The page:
On April 8, Johnson & Johnson (J&J) entered into a Deferred Prosecution Agreement (DPA) with the U.S. Department of Justice (DOJ) to resolve issues arising from improper payments made by wholly owned subsidiaries to various government officials in Greece, Poland and Romania. Settlements were also entered into with the U.S. Securities and Exchange Commission (SEC), the UK Serious Fraud Office (SFO) and the Government of Greece. The agreements evidence a high level of international cooperation and coordination among the governments and investigative and prosecutorial agencies, and include separate but significant penalties.
In 1998 J&J acquired DePuy Inc., which in turn owned a UK subsidiary, DePuy International Ltd. J&J, through its subsidiaries, allegedly made commission payments to intermediaries in Greece, Poland and Romania. They then made payments in those countries to medical professionals in the public health systems to induce the purchase of J&J/DePuy surgical implants and other orthopedic products. Pursuant to the DPA, which addressed violations of the U.S. Foreign Corrupt Practices Act (FCPA) and other matters, J&J agreed to maintain a corporate compliance program for all its related companies, to enforce enhanced compliance measures, to report periodically to the DOJ regarding its adherence to such measures, and to pay a penalty in the amount of $21,400,000. In addition to its agreement with the DOJ, J&J entered into a settlement with the SEC relating to the FCPA violations entailing a total payment of $48,666,316.
At the same time the company agreed to pay a £4.829 million Civil Recovery Order (CRO) requested by the SFO in the United Kingdom to resolve such issues with respect to one of its implicated subsidiaries: DePuy International Ltd. As explained in an SFO press release, its investigation into DePuy’s financial activities relating to the sale of orthopedic products was commenced in October 2007 following a referral from the U.S. DOJ. J&J has also negotiated with Greek authorities, who seized its corporate assets valued at €5.785 million to redress the payment improprieties. The Polish and Romanian responses are not presently known.
As the DOJ referral makes clear, the transnational response to the J&J/DePuy episode represented a significant collaboration between American and British government agencies in their investigative and prosecutorial decisions. The DPA, for instance, cites as a “relevant consideration” the fact that J&J “has also agreed to resolve related cases being investigated by the SEC and the United Kingdom [SFO]” and notes that the company “agrees to cooperate fully with the Department, the SEC and any other authority or agency, domestic or foreign, designated by the Department [emphasis added].”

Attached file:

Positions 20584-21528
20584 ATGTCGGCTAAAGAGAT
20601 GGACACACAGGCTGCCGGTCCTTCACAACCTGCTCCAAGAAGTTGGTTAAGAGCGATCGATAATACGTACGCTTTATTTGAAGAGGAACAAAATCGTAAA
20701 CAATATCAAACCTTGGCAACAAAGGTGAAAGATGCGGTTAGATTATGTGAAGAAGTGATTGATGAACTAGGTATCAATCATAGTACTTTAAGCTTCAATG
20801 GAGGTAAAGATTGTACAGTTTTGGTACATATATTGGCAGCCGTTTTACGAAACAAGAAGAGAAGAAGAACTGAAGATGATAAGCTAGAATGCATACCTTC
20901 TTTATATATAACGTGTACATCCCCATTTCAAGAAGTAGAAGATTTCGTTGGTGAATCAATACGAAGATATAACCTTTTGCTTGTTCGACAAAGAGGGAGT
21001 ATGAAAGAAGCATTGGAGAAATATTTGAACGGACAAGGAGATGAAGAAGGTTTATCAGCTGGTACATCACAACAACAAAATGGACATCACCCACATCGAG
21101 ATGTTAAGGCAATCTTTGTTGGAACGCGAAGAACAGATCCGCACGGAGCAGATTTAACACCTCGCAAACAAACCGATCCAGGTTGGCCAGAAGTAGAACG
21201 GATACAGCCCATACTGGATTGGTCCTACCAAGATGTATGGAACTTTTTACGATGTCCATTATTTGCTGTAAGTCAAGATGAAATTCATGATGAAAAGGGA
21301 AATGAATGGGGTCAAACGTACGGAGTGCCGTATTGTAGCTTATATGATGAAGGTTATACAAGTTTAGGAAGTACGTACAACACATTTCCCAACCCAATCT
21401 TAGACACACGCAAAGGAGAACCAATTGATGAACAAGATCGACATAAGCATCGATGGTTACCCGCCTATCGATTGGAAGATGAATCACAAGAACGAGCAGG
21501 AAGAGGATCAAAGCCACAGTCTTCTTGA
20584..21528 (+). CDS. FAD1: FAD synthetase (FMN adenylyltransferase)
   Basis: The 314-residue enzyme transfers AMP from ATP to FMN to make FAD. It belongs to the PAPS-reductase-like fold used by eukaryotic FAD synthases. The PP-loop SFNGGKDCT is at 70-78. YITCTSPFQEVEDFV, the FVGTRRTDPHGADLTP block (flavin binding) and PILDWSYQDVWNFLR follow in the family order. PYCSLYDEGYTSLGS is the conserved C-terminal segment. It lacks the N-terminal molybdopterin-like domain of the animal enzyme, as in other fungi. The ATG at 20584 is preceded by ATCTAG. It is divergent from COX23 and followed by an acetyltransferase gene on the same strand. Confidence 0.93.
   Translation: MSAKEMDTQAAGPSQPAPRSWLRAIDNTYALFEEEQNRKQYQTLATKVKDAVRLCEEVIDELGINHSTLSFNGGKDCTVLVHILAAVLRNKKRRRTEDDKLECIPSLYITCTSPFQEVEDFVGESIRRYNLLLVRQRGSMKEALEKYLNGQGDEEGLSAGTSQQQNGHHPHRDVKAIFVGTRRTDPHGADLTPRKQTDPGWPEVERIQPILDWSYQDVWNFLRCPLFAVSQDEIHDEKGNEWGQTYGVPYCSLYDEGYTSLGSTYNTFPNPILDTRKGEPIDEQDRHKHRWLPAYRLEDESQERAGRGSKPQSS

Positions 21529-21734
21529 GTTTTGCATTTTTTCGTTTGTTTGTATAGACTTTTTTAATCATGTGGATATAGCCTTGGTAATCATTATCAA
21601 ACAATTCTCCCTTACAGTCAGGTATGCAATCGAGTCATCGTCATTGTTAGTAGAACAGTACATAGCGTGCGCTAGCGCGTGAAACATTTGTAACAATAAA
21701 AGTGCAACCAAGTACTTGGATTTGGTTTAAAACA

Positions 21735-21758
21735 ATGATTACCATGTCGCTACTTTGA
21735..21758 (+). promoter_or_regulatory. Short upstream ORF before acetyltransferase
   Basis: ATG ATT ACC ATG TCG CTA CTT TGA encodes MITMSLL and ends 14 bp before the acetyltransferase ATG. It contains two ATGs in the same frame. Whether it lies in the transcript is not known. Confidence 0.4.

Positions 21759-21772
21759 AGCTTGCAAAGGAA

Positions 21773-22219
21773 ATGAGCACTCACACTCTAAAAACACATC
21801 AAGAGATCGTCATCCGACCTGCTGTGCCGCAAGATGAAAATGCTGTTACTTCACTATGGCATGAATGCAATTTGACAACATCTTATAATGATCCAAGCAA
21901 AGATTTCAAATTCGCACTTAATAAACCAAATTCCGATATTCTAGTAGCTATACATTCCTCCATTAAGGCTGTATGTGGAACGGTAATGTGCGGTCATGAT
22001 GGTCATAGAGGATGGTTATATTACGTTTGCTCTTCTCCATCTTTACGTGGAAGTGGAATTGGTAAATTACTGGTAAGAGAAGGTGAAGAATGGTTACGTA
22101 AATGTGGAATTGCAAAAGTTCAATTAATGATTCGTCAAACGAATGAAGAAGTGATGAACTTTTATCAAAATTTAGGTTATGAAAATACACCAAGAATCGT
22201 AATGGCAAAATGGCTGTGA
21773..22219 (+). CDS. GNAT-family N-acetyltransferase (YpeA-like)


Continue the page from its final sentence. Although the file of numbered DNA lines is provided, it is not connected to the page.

This global collaborative approach to enforcement is also addressed by Richard Alderman, Director of the SFO, in his discussion of the CRO:
“We worked with the DOJ to find a solution that served both the interests of justice and the company's desire to put illegal activity behind it and move on. I believe the order approved in the High Court today will illustrate to other companies how the SFO works closely with organizations across the world in enforcing the highest ethical standards.”
He goes on to explain that while criminal prosecution had been ruled out by the SFO in view of the terms of the DPA, it nevertheless was able to impose a significant civil forfeiture order under the Proceeds of Crime Act, and without use of the additional tools that will be at SFO’s disposal once the Bribery Act comes into force on July 1, 2011.
Ultimately, the actions taken (or not taken) by American and British enforcement agencies highlight the international and cooperative dimension of financial regulation and the importance of remaining abreast of differing requirements imposed across jurisdictions. While a particular activity might pose no difficulty under the FCPA, for example, it could nonetheless prove problematic under the UK’s recently enacted Bribery Act. In addition, cooperation with the DOJ or the SFO is viewed as a significant factor in the decisions made by those agencies, and occurs in an environment where they are speaking to each other and coordinating their courses of action. For any company conducting business in multiple countries, a knowledge of the local rules and an equally coordinated approach to compliance will only become more critical in this age of increasing globalization.
On April 20, 2011, Deloitte Financial Advisory Services LLP reported that 78 percent of business professionals polled during a recent webcast anticipated greater global anti-corruption enforcement within the next year. Yet, 73 percent of the more than 1,000 business professionals surveyed said they are not familiar with the UK's sweeping anti-bribery legislation that comes into force on July 1, 2011. Even beyond the current legal framework faced by J&J, the new Bribery Act will present additional challenges for companies that carry on business connected to the UK, with requirements for due diligence on third parties and accounting for corruption levels from region to region. If your company does any business through the UK and you are among the 73 percent not yet familiar with the Bribery Act, and your employees or agents are working in high-corruption areas, it is imperative that you have an anti-corruption compliance program in place.